They became the directing power in the life insurance companies, and other corporate reservoirs of the people’s savings-the buyers of bonds and stocks. They became the directing power also in banks and trust companies-the depositaries of the quick capital of the country-the life blood of business, with which they and others carried on their operations. Thus four distinct functions, each essential to business, and each exercised, originally, by a distinct set of men, became united in the investment banker. It is to this union of business functions that the existence of the Money Trust is mainly due.[1]
Louis D. Brandeis (Other People's Money And How the Bankers Use It)
In fact in this industry, you become a good human being. It is not rocket science. Just do business with a good heart. When you enter a business like insurance, you have to think of being there for a 100 years. It is a promise. It is a culture. The DNA is clear. When you build this together, it will last a long time.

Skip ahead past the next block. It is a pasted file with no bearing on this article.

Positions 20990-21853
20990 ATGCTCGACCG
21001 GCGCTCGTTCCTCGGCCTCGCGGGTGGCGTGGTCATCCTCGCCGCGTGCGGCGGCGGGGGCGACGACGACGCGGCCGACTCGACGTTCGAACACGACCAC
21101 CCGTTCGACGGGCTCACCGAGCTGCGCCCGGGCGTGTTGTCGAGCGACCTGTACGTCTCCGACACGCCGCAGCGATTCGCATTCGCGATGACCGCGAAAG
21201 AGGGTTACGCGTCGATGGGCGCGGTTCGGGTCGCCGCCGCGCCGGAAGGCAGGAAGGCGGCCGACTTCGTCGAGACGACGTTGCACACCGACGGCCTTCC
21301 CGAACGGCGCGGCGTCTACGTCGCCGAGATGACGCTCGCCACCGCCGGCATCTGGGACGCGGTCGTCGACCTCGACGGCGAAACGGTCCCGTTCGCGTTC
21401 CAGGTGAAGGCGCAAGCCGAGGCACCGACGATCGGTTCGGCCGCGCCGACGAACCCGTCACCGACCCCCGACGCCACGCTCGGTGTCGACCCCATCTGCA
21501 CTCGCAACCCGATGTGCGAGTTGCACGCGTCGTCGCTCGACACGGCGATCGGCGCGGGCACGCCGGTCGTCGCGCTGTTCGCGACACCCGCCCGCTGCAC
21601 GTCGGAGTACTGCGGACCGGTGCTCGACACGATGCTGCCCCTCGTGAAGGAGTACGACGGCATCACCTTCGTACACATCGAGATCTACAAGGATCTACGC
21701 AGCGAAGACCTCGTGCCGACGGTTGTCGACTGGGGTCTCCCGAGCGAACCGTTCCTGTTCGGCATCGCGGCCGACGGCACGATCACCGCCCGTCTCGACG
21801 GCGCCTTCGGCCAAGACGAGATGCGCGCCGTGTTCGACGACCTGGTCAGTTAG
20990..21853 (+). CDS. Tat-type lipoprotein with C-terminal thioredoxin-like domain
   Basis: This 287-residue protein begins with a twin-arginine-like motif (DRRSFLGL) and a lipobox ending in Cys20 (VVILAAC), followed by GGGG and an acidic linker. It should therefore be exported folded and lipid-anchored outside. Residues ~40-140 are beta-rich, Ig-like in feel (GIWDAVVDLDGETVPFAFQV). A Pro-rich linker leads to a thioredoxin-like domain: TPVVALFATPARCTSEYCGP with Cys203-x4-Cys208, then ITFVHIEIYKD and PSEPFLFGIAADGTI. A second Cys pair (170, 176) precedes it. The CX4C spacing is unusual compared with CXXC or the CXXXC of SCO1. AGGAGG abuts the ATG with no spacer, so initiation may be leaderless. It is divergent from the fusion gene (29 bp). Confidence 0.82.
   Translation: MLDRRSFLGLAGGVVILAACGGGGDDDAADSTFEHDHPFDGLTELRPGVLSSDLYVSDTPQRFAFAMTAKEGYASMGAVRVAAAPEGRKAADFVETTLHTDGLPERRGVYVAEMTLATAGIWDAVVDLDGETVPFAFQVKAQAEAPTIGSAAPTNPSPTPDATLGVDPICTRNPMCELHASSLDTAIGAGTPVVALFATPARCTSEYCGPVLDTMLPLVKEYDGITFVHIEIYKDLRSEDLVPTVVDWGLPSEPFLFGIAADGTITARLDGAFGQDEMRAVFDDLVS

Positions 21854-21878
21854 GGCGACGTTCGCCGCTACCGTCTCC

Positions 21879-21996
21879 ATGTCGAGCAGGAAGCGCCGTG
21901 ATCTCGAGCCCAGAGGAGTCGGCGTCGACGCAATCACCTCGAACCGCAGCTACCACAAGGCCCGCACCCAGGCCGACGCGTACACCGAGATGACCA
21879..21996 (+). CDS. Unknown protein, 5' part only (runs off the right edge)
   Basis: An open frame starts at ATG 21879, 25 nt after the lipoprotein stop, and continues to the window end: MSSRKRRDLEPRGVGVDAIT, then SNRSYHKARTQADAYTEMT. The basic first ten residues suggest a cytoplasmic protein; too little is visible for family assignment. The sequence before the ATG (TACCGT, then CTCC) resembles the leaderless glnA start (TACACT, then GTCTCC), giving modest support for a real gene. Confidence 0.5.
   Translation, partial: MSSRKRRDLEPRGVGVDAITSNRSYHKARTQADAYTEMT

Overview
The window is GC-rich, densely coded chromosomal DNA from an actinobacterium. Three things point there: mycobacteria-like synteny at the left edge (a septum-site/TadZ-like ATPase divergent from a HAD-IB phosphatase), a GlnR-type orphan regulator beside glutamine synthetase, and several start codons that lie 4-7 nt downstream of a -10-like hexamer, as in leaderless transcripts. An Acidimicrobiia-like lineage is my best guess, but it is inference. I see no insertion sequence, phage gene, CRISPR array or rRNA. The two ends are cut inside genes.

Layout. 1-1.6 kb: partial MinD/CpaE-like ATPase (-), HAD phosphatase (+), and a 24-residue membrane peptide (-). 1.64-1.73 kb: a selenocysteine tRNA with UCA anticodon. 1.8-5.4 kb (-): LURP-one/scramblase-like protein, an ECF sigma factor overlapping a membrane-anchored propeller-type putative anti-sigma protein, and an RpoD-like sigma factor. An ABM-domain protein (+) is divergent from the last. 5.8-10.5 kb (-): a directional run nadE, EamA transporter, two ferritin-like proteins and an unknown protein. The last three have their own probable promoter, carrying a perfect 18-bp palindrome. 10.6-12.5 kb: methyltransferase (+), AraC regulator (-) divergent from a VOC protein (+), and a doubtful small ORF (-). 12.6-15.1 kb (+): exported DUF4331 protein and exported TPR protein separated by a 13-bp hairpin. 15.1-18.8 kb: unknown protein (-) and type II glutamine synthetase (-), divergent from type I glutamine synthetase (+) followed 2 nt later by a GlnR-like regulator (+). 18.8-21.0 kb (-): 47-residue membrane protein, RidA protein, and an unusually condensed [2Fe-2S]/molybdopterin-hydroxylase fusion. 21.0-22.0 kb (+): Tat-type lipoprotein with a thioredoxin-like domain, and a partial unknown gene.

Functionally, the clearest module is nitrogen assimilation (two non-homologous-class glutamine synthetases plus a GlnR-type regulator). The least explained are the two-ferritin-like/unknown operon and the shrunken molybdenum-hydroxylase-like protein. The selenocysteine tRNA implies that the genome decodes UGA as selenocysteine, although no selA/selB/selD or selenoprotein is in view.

Tapan Singhel
In the 1960's, some old-timers on Wall Street-the men who remembered the trauma of the 1929 Crash and the Great Depression-gave me a warning: "When we fade from this business, something will be lost. That is the memory of 1929." Because of that personal recollection, they said, they acted with more caution, than they otherwise might. Collectively, their generation provided an in-built brake on the wildest form of speculation, an insurance policy against financial excess and consequent catastrophe. Their memories provided a practical form of long-term dependence in the financial markets. Is it any wonder that in 1987 when most of those men were gone and their wisdom forgotten, the market encountered its first crash in nearly sixty years? Or that, two decades later, we would see the biggest bull market, and the worst bear market, in generations? Yet standard financial theory holds that, in modeling markets, all that matters is today's news and the expectations of tomorrow's news.
Benoît B. Mandelbrot (The (Mis)Behavior of Markets)